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Simulation in medical education


Simulation dates back centuries when clay and stone models were used to teach disease states.

Over the years there has been technological changes and complexity in teaching methods which

had led to the tendency of adopting simulation techniques in various fields. These include:

medical, nursing and allied healthcare personal education.

Simulation is a verbal technique which puts the tasks to the trainees, simulated patients and the

use of advanced simulations. Simulations are enhanced in order to enhance higher leaning of

cognitive, psycho-motion and affective skills especially in isolation technologies.

There are various reasons as to why simulation has been adopted. These include: cognitive

psychology has proven that information and its applications are best done when taught and

rehearsed in the real life and especially in the work places. It has also been established that

there is a link between education and realistic clinical content.

Noteworthy is that many training institutions have not adopted this strategy due to the risk

which is posed to patients. The risk posed to patients is still a problem in adoption of

simulation techniques and even when practicing on an animal which is still considered

unacceptable. In order to avoid all these problems there has been a trend towards adoption of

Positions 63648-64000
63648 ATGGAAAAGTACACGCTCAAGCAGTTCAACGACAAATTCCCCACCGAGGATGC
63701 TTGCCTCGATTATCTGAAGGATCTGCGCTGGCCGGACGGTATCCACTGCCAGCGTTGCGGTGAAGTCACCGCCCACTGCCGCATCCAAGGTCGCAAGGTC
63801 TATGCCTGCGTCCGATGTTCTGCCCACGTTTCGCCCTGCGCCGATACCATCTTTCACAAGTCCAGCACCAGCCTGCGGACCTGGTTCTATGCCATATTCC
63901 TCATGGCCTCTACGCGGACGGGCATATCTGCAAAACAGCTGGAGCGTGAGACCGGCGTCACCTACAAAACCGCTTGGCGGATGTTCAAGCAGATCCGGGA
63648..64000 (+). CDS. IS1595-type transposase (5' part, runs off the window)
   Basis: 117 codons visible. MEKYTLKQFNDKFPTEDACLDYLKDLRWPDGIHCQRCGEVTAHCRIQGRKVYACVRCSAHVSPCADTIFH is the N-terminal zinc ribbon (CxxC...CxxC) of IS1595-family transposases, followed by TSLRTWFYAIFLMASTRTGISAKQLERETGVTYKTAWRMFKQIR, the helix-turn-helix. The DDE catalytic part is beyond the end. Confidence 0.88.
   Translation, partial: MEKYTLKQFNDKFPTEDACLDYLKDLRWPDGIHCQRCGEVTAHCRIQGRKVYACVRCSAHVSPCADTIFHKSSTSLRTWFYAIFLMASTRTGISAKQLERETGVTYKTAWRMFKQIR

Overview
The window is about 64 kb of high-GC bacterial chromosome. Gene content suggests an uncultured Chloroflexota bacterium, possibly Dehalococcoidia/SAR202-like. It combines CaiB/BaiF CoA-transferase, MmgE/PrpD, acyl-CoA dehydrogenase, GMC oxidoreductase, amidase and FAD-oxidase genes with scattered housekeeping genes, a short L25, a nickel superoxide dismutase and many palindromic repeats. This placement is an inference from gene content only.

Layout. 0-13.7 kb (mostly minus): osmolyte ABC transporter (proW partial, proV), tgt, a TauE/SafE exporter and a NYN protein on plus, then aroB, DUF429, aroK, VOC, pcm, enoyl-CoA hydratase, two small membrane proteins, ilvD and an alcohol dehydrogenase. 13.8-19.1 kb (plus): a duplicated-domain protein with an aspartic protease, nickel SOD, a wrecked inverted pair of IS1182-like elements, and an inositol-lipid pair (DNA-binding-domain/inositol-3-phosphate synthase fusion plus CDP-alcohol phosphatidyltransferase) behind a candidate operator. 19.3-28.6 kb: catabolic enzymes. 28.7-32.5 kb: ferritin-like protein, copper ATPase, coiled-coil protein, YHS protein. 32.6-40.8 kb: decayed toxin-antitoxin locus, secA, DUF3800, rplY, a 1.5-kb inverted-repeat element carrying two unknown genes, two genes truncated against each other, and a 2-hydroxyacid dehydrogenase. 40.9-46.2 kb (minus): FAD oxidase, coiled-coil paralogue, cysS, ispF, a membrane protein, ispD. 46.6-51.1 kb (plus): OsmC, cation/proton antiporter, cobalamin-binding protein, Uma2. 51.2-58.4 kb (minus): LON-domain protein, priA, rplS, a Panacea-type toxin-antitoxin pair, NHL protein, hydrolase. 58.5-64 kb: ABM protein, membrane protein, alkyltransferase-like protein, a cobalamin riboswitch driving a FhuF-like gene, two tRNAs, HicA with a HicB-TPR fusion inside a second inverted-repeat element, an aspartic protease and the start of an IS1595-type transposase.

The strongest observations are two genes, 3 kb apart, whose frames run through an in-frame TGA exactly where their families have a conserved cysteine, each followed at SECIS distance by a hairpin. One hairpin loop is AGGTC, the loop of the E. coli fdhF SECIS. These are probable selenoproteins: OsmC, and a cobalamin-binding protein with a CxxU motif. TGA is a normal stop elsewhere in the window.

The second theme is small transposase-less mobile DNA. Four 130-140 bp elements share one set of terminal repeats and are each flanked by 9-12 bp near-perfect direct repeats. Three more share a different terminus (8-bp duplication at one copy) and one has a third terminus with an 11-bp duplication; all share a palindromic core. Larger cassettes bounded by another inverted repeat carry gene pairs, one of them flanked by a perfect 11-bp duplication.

specialised simulation techniques. The two have several advantages: first is that there are no

risks which are posed to patients hence safer and second is that the students are able to practice
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and rehearse. There have been calls therefore of the incorporation of simulation on patients

safety in the curriculum.

Other advantages of simulation related to the clinical environment are that it improves the

patients outcome by reducing the central venous line of infection and also improves effective

learning capabilities. There are various uses that simulation has been subjected to since being

developed. Amongst them include its use in crisis resource management where it has been

noted to increase the patients safety. The crisis management system has also been adopted in

various industries such as the Aviation industry and in the post graduate training programs.

Despite the adoption of simulation in the various industries and training institutions, it has been

difficult to measure its impact. Clinical attempts have been adopted in order to measure the

various impacts of simulation techniques in higher education. An attempt has been made by

creation of a multidisciplinary and multi-professional environment for both undergraduate and

post graduate students. An example of this has been in summative assessments where there has

been an adoption of computer enhanced manikin simulation. The assessments that have been

adopted have been those recommended by Schuwirth which are: the use of Bayesian model and

the psychometric models. The former gives a fair and defensible assessment of simulation. It

also gives probability of future decisions about future performance to trainers. The latter entails

the collection of portfolio of simulated experience with record feedback and assessment scores.

The benefits of using a hybrid model between the psychometric model and the Bayesian model

are that they give feedback to learners based on variance rather than standardisation. This is

because the former represents the outside world unlike the latter which is presumptive. The

other advantage is that it reduces the use of checklists scoring and also enables the users to

sample large universe of learning areas. All in all simulation help in bridging classrooms with

the clinical environment.